Before going any further, it may be useful to solve a terminological riddle. “German States” is misleading. The patchwork Holy Roman Empire—the loosely organized governing body for most of Central Europe for about 1,000 years—did not have a centralized monetary policy, which is what allowed for the proliferation of German States coinage. Münster, one among the many bishoprics in the Empire, was never a state in the way that we understand the term today. In fact, the hundreds of territories that we reflexively call “states” were not really states at all. Instead, they were free cities, dukedoms, knightdoms, principalities, abbeys, bishoprics, etc., that constituted the complex system of rule in the Holy Roman Empire. Several of these states, including Münster, played host to petty contests for power between local, regional, and continental elites, both ecclesiastic and secular. The Münster 1766 1/48 Thaler (a bishopric issue, by the way) was struck in this environment of contested rule.

    Münster was not alone as a contested state. Other states—again, this is a misleading term—including Augsburg, Cologne, Hildesheim, Lübeck, and Osnabrück, all had at least two sources of coinage in the 18th century. To be sure, states with multiple sources of coinage are the exception rather than the rule. Nevertheless, it is historically enlightening to explore why these few states had multiple sources of circulating coinage. This is a difficult question to answer succinctly.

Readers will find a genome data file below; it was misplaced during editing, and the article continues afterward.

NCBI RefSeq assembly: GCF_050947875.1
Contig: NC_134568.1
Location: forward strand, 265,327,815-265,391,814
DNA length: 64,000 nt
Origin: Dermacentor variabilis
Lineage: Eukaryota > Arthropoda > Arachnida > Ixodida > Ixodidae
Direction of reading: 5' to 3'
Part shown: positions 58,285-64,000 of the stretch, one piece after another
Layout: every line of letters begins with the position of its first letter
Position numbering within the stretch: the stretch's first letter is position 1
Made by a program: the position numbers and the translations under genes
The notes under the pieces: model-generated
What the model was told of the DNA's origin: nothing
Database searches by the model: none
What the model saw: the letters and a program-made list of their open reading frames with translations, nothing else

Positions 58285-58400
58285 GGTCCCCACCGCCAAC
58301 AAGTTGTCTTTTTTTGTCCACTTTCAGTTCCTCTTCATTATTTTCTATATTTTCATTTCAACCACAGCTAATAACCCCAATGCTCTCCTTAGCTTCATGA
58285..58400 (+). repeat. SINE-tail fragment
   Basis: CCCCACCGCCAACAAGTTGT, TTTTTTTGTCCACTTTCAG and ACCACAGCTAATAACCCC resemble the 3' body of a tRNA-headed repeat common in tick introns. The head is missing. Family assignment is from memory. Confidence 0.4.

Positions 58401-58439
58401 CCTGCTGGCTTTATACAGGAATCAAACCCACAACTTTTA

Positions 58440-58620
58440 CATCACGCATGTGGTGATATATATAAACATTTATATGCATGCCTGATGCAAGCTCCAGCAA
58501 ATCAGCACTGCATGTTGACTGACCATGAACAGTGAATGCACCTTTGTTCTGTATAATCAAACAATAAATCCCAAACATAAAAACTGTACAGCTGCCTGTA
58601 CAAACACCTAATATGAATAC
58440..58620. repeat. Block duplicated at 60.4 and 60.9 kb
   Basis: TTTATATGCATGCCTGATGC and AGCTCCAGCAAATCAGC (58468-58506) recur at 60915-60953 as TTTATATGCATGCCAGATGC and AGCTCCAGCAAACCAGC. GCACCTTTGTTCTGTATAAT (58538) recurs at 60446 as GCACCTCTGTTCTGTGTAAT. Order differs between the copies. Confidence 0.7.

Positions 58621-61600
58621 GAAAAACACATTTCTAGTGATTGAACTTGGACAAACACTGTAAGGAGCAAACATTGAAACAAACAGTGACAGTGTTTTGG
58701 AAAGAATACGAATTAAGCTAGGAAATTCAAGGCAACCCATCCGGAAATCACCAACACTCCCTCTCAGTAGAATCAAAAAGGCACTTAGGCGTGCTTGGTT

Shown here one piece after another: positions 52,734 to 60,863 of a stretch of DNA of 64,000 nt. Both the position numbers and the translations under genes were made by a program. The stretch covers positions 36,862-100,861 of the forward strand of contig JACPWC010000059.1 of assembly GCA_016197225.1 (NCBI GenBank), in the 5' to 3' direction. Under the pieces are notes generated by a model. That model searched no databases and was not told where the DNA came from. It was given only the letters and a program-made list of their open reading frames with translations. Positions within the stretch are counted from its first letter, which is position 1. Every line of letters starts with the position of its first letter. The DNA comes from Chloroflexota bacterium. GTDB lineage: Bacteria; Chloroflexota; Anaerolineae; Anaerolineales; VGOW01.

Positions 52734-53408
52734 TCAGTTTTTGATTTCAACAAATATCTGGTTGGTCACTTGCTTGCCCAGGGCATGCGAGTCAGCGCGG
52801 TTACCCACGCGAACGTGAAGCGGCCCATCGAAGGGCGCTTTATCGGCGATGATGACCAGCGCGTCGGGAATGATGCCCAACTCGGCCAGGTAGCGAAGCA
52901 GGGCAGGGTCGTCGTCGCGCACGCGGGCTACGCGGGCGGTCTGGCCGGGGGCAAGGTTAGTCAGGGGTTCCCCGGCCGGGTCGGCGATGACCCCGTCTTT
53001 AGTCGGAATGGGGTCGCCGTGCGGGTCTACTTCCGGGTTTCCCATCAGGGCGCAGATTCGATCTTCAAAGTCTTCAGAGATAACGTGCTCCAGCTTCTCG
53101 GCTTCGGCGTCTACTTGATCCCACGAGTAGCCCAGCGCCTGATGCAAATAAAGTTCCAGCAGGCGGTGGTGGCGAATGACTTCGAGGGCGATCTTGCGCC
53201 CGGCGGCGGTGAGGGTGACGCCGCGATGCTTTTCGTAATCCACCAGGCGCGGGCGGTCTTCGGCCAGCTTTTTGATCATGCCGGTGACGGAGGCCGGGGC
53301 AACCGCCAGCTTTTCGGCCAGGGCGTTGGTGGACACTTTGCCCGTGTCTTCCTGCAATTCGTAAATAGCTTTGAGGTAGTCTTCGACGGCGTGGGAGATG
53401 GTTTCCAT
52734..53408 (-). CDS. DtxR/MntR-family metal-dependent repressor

Most multi-issuer states had a historically strong commercial class alongside traditional ecclesiastic and noble structures. In the north-German state of Lübeck, Hanseatic merchants wielded more power from the 12th-17th centuries than did the bishops; both the bishopric and the merchant elites struck coins. The bishopric issues display the bust or insignia of a princely ruler while the free city issues display the double-headed eagle of the Holy Roman Empire (from whom the “free city” status was usually granted) and the city’s coat of arms. Cologne on the Rhine, another extremely powerful trading city, had (like Münster) three separate coin-issuing entities in the 18th century. In fact, the merchant class was so powerful in Cologne that the ecclesiastic elites, who were no slouches themselves, were barred from entering the city and were forced to reside in nearby Bonn and/or Brühl. Thus, the coins of the Archbishopric of Cologne did not necessarily circulate freely in the city of Cologne at all. The profits from minting coins were often used to wage the bitter struggle between commerce and church. 

    I am aware of how this nuance can signify chaotic confusion for collectors. However, I can’t stress enough that the complexities of German States coins are actually a blessing in disguise. For me, there is an added layer of depth to the German States that no other collecting area offers. While I’m excited about my Münster coin now, it won’t be long before I’m wooed by a new coin from another small “state.”

    For more on German States coins, see my article in the January 2015 newsletter of the Metropolitan Coin Club of Atlanta.